Obama: Vote on Iran deal a choice between diplomacy or war
US President Barack Obama speaks on the nuclear deal reached with Iran at American University in Washington, DC, August 5, 2015. (AFP/Jim Watson)
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US President Barack Obama has blasted those who are still speaking against the conclusion of nuclear negotiations between Iran and the world powers.
“Many of the same people who argued for the war in Iraq are now making the case against the Iran nuclear deal,” he said on Wednesday.
“More than a decade later, we still live with the consequences of the decision to invade Iraq,” Obama added.
He criticized his opponents during a speech at American University.
“Those who call for a 'better deal' are ignorant of the Iranian society or just not being straight with the American people,” he said. “Let's not mince words: the choice we face is ultimately between diplomacy or some form of war.”
“Wars in general, wars in the Middle East in particular, are anything but simple; only certainty is human suffering.”
Obama also called on Congress not to block the agreement as American lawmakers are set to vote on it next month.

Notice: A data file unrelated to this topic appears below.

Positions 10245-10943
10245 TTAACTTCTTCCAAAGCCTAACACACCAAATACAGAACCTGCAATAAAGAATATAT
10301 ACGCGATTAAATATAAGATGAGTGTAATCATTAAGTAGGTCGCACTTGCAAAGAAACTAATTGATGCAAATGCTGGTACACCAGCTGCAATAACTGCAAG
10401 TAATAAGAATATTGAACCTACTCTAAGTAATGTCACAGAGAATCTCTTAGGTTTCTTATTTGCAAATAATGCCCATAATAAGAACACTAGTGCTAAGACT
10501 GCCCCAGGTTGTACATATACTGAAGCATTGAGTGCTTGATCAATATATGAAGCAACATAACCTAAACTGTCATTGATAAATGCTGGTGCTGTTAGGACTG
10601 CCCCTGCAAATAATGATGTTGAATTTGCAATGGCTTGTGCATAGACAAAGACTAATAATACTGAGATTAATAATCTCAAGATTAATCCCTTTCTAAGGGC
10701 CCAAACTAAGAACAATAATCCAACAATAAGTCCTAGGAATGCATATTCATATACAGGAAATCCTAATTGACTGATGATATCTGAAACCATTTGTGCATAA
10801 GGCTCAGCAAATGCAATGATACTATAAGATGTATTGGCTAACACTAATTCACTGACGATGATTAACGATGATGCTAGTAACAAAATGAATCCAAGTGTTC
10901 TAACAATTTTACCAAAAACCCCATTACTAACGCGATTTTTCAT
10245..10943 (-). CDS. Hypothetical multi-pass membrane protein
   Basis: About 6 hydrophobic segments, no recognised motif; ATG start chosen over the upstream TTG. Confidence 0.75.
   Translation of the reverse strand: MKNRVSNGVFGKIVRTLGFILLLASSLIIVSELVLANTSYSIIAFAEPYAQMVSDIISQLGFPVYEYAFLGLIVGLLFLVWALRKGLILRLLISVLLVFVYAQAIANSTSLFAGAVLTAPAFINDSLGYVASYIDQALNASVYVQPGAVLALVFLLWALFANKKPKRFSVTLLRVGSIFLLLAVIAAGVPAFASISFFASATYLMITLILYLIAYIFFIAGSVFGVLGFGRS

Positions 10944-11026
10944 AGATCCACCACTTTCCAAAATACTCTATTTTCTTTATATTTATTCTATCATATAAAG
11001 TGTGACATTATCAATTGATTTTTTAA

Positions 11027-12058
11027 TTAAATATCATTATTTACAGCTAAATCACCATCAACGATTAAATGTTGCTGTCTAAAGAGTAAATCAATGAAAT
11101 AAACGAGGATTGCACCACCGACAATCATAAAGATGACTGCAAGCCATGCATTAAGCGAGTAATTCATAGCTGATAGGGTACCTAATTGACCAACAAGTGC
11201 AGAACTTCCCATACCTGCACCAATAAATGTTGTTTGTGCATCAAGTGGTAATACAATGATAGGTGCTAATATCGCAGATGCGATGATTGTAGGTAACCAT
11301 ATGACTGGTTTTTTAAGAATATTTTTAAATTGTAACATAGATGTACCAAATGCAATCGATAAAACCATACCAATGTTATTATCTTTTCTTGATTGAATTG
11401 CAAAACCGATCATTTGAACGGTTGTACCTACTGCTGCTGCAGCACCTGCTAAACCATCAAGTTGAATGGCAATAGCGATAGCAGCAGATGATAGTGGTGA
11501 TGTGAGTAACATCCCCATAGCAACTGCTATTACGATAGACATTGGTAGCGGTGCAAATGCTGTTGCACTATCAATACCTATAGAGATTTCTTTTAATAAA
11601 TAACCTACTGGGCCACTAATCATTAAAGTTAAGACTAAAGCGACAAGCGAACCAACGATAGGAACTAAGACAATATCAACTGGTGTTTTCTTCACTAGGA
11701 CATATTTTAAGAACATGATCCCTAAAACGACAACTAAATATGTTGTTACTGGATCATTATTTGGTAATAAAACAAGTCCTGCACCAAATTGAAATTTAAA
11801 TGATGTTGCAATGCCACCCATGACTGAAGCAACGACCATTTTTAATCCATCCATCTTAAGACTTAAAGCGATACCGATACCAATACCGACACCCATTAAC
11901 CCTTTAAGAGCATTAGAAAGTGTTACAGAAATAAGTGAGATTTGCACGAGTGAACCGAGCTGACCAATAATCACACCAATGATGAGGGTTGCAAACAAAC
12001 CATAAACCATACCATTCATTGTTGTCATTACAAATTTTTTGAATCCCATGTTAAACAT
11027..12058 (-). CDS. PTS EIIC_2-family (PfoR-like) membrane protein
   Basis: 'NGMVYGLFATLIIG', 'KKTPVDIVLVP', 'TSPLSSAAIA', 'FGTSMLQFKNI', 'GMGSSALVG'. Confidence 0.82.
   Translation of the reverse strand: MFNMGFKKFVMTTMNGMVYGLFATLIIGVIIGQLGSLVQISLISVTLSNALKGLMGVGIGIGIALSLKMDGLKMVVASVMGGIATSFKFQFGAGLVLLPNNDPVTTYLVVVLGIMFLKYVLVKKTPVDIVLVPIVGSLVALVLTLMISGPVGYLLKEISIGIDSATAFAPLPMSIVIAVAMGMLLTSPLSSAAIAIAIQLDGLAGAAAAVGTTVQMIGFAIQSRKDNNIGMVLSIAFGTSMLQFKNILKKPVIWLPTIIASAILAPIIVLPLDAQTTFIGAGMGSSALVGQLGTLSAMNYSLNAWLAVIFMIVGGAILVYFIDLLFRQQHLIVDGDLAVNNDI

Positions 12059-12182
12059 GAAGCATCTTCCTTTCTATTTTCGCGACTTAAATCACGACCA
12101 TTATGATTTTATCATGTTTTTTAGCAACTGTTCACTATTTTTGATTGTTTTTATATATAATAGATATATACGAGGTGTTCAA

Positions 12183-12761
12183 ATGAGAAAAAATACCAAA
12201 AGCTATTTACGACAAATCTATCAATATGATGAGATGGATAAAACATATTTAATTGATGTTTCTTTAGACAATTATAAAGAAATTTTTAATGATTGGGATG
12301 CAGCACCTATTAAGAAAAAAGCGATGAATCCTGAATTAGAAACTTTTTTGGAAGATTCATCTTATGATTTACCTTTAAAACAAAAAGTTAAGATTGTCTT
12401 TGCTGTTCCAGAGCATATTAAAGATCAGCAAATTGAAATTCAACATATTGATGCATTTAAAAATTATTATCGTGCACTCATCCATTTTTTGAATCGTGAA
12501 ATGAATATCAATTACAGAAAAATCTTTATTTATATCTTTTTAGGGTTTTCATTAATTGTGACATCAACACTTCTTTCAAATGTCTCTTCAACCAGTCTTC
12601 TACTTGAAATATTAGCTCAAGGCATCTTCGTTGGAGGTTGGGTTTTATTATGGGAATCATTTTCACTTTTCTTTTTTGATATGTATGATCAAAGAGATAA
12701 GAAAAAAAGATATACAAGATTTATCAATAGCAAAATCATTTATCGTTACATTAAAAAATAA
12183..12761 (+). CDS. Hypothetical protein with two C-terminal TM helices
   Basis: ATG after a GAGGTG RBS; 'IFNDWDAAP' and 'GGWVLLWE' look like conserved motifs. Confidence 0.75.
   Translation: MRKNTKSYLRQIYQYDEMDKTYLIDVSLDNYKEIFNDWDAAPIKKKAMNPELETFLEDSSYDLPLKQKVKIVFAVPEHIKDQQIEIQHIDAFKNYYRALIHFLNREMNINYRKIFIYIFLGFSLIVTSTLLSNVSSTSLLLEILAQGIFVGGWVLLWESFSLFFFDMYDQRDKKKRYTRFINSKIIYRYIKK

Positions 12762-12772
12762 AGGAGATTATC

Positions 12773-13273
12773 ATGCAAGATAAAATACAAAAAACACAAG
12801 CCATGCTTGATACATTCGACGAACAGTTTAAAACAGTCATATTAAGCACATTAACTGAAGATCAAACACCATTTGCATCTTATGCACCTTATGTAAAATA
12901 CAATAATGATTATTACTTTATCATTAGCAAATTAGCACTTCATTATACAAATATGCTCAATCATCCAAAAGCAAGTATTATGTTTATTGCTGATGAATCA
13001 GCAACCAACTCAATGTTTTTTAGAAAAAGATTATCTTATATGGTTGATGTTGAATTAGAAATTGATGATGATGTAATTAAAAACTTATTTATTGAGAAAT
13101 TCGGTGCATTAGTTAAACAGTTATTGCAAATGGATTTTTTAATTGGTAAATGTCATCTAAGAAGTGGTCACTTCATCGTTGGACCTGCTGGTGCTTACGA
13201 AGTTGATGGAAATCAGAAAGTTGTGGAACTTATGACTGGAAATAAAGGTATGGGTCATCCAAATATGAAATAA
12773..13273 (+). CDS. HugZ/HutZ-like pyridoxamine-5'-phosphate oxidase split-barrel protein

“By killing this deal, Congress would not only pave Iran's pathway to a bomb, it would accelerate it,” he said.
In a meeting with American Jewish leaders on Tuesday, the US president also warned about the consequences of the failure of the nuclear accord.
Obama reportedly told the Jewish leaders that Tel Aviv would be possibly struck by rockets in case of a US military strike against Iran. He was referring to Israeli Prime Minister Benjamin Netanyahu who is in favor of military option.
"Israel would bear the brunt of a US military strike" against Iran, he said.
Iran and the P5+1 group -- the United States, Britain, France, China, Russia and Germany – reached a conclusion on the Joint Comprehensive Plan of Action (JCPOA) in the Austrian capital of Vienna on July 14.
According to the text of the agreement, Iran will be recognized by the United Nations as a nuclear power and will continue its uranium enrichment program.
Iran sanctions are set to be removed in exchange for some limitations on the country’s nuclear energy program.